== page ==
NASHVILLE, Tenn. (WTVF) — Tennessee Gov. Bill Lee, while insisting that he's relying on guidance from the U.S. Centers for Disease Control in pushing schools to reopen, admitted Thursday his administration will ignore other recommendations for how to do that safely.
Lee said the state just does not have the testing capacity to follow CDC guidelines for testing students and teachers who may be exposed to COVID-19 after in-person learning resumes.
"With the resources and the limitations that we have, we are developing the best strategy to go forward, accepting and following the CDC guidelines to the degree we can," Lee said in response to questions from NewsChannel 5 Investigates.
Under CDC recommendations titled "Preparing for a Safe Return to School," the nation's top infectious disease experts say students should be kept with the same group of classmates, called a cohort, to make contact tracing easier in case of an infection.
"If a student, teacher or staff member tests positive for SARS-CoV-2, those in the same cohort/group should also be tested and remain at home until receiving a negative test result or quarantine," the CDC's reopening guidance says.
The Lee administration's plan would require students or teachers to remember whether they had been within six feet of an infected person for more than 10 minutes.
In those cases, those individuals -- and only those individuals -- would be required to quarantine for 14 days.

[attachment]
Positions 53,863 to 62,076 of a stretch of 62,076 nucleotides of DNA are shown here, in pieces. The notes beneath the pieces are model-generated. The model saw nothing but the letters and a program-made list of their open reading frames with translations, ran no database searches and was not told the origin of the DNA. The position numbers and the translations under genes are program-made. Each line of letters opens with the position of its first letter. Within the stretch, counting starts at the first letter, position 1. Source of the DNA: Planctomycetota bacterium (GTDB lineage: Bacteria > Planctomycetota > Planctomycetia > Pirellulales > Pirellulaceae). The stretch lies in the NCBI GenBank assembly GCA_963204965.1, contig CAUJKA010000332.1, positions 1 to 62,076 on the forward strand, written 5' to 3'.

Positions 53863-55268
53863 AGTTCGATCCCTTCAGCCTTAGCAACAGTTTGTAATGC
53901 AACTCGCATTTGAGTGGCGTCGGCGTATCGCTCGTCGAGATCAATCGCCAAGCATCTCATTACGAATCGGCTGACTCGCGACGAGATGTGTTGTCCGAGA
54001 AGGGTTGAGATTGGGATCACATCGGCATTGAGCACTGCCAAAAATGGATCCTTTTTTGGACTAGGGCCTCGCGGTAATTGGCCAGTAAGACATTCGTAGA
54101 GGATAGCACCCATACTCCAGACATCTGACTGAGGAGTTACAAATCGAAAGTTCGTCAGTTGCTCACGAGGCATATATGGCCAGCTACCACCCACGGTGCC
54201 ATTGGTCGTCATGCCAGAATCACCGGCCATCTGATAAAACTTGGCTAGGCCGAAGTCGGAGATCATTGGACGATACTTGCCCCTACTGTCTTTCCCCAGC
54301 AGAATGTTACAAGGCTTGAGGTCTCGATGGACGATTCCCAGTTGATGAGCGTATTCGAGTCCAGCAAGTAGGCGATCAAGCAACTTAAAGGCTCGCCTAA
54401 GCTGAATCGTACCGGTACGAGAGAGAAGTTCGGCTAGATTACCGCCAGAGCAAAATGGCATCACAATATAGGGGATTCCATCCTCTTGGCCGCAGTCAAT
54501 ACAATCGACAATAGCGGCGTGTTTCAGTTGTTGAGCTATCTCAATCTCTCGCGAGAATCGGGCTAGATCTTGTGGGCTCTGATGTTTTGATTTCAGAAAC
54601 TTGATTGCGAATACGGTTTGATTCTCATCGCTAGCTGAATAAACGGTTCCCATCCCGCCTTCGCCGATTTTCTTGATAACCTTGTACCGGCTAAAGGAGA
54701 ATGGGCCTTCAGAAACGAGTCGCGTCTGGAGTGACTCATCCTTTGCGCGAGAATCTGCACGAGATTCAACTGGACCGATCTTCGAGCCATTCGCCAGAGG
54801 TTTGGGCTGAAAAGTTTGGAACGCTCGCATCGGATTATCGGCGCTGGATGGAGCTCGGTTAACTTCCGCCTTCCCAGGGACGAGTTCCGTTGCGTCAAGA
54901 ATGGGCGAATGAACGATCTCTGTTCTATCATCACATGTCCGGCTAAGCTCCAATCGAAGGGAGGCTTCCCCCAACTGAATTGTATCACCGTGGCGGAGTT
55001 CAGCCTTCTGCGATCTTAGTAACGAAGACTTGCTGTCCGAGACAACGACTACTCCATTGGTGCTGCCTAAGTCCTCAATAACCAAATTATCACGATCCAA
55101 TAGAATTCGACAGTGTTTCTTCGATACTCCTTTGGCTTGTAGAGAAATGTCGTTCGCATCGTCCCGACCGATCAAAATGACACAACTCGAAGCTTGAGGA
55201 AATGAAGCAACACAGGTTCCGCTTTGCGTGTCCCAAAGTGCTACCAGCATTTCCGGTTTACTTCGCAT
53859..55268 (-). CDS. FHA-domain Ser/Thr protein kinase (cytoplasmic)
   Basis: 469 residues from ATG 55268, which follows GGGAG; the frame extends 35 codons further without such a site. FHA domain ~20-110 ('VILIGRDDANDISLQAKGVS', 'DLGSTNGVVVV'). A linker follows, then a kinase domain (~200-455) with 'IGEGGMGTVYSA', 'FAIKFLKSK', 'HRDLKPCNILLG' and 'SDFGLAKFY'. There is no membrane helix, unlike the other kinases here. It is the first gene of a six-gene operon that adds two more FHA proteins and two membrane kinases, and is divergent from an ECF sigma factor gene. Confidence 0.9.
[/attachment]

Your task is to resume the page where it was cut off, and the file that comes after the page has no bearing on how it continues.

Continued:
Lee's plan does not anticipate any effort to test other members of the class, as suggested by the CDC.
NewsChannel 5 Investigates asked Lee, "If we do not have the capacity to follow CDC guidelines, how can we safely reopen schools?"
"Well, we follow the guidelines to the extent we think that's possible," the governor answered.
"Turnaround time in testing, obviously, creates a real challenge for congregate settings like schools."
We followed up, "If you do not have the ability to follow CDC guidelines, how can you say you are safely reopening schools?"
Lee responded, "The CDC also says that the best way for kids to learn, that we should have in-person learning. That's their guidance, as well."
NewsChannel 5 Investigates reminded him that the question was about testing everyone in the classroom.
"They give a number of guidelines," Lee answered. "As I said, we follow - to the degree it is at all possible - we follow guidelines to move forward with what we think is best for our state."
With classes resuming, districts are already struggling with how to respond to the emergence of new cases.
In Williamson County, the start of in-person classes at Chapman's Retreat Elementary in Spring Hill has been delayed after a person who works in the front office tested positive.
The rest of the front office staff has been quarantined.
In Marshall County, the director of schools confirmed that a football player at Forrest High School in Chapel Hill tested positive in late July.
But in that case, families were not told, he said, because the player did not show symptoms until two days after his last practice.
Infectious disease experts say infected individuals can spread the virus before they show symptoms.
Also in Marshall County, a staff member at Delk-Henson Intermediate School was exposed to someone with COVID, but she was allowed to return to school wearing a mask without having to be tested.
"What we are doing is constantly changing every day," the director of schools, Jacob Sorrells, said.
"We are trying to do the best we can with what we have."
Lee has been pushing schools to reopen with in-person learning as soon as possible.
That's despite recommendations from CDC's Dr. Robert Redfield, White House coronavirus advisor Dr. Deborah Birx, the American Academy of Pediatrics and experts from Harvard that the spread of COVID-19 needs to be brought under control first.